This is a guest post from Mr Money Mustache, a software engineer who retired at age 30 together with his wife. He is now 36 and has a 5 year old kid. You should definitely subscribe to his blog.

A few months ago, I had an inexplicable need to start writing about personal finance. Why? Because the people of the United States just need some serious schooling, and I couldn’t hold back the urge to add my voice to the still-small chorus of people dishing out these lessons.

Every time I walk past a Starbucks drive-through lineup of Idling Cadillac Escalades and then return home to read about record levels of foreclosures, bankruptcies and complaints about our recently-inflated-but-still-cheap gasoline, I become fired up again. Every time people complain about not having enough money to raise their kids while continuing to buy new products on credit, it forces me to write even more.

The reason I must write is because I am somewhat of a alternate version of Jacob. Originally a software engineer by training, I could not help but to try to optimize my money earning and spending in the same way that software engineers compulsively optimize their code to be as simple and efficient and self-evident to future software engineers as possible. In the industry, they call it “elegant”. To me, money feels just like software. If your earning and spending is not elegant, then it’s crappy, and you are causing suffering to you and your species and planet by not optimizing it. It’s an emergency!

Because of this optimization, my software engineering career was short-lived. I had put aside enough money to support a middle-class lifestyle with a wife and young son shortly after the age of 30, so it was no longer efficient to keep trading free time for more money.

And it turned out that not having a real job was a LOT OF FUN! I took on all the challenges and hobbies I never had time for. I got to read, write, exercise, learn, camp, hike, bike, drink fine beer and wine even on weeknights, sweep the driveway on Thursday morning in my pajamas, AND my wife and I get to be double stay-at-home parents. Our 5-year-old boy is completely flourishing with this unlimited attention as we read through hundreds of books together and keep advancing to new levels of learning in all sorts of fields – just from getting to spend time together. I’d recommend it to any parent!

But the rest of the world was not getting any more efficient. I saw the gullibility of the poor and middle-class citizens of the rich world, and the way in which the more advanced corporations are able to take advantage of this gullibility to keep everyone forking over most of their income in debt payments. And it just seemed more ridiculous with each passing year. At first, I just spent my creative energy on making fun of people. It is after all kind of funny to watch people causing their own financial destruction and then angrily blaming the president for their fate.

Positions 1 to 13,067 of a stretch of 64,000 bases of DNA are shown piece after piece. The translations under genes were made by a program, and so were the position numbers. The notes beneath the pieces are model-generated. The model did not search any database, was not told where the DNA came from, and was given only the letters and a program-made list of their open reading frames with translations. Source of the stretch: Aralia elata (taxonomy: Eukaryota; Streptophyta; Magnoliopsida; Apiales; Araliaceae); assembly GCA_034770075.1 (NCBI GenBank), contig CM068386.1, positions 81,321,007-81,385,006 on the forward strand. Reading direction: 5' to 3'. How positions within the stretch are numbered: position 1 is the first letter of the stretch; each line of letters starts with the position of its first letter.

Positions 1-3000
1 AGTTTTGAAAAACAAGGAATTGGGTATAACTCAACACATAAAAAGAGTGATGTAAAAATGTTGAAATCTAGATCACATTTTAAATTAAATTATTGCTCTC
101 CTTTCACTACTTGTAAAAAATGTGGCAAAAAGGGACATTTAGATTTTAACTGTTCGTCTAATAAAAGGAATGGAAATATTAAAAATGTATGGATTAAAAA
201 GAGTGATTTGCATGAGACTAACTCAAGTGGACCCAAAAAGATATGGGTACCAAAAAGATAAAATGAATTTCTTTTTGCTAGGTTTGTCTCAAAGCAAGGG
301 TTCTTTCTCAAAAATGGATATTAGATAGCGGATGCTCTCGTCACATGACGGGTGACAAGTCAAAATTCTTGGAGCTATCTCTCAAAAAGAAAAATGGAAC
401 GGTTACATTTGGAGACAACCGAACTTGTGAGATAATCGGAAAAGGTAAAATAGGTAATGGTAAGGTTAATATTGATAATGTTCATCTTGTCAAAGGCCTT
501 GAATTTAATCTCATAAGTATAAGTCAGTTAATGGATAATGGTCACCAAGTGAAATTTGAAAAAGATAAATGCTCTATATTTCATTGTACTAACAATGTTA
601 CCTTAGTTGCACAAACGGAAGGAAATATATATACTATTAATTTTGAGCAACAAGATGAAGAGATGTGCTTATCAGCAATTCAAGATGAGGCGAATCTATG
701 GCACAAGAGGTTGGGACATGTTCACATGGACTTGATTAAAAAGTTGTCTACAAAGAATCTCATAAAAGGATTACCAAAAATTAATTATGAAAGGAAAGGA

But then I realized it would be even more fun to try to change the behavior of some these people. At this point I discovered the Early Retirement Extreme blog, as well as assorted other ones on the web, many with quite a large following. The following is large, but the number of people who know nothing about personal finance is still much larger. And despite their ignorance, most of this larger group would actually LIKE to be in control of their money, and become rich, and be able to quit their jobs like the personal finance bloggers have.

So a new superhero was born. His name is Mr. Money Mustache, and he is basically the persona that is constantly talking INSIDE my head when I see the rest of the world making stupid financial decisions. Mr. Money Mustache is bossy, and he has strong opinions. But he is also quite knowledgeable and a good listener. He’s like a good set of windshield wipers to keep the windows of his readers clear from the shit that rains every day from the world’s marketing machines.

Despite the fact that Early Retirement Extreme and The Simple Dollar and all the other big guys have already covered all the major topics wonderfully, Mr. Money Mustache wants to bring yet another angle on the message to still more of the indebted masses. His angle is a bit more luxury-oriented, partly because he’s a parent and feels the emotional benefits of a fine house and a reliable car. But also because the American public is probably not willing to make any major sacrifices, so to ask too much will shrink the audience. I feel they MIGHT be willing to learn a few frugality tricks to enjoy the good life on the cheap while starting to actually build up some wealth. And once the frugality light clicks on inside someone’s head and they feel in control of their wealth, they can become an entirely new person.

But besides the fun, Mr. Money Mustache has to make his readers rich through frugality because it’s the right thing to do. If enough of us do it, we’ll accelerate the world’s shift away from the current ultra-destructive path, and become a more rational, peaceful, and thoughtful place while we’re at it.

ultimate prosperity to you all!
Mr. Money Mustache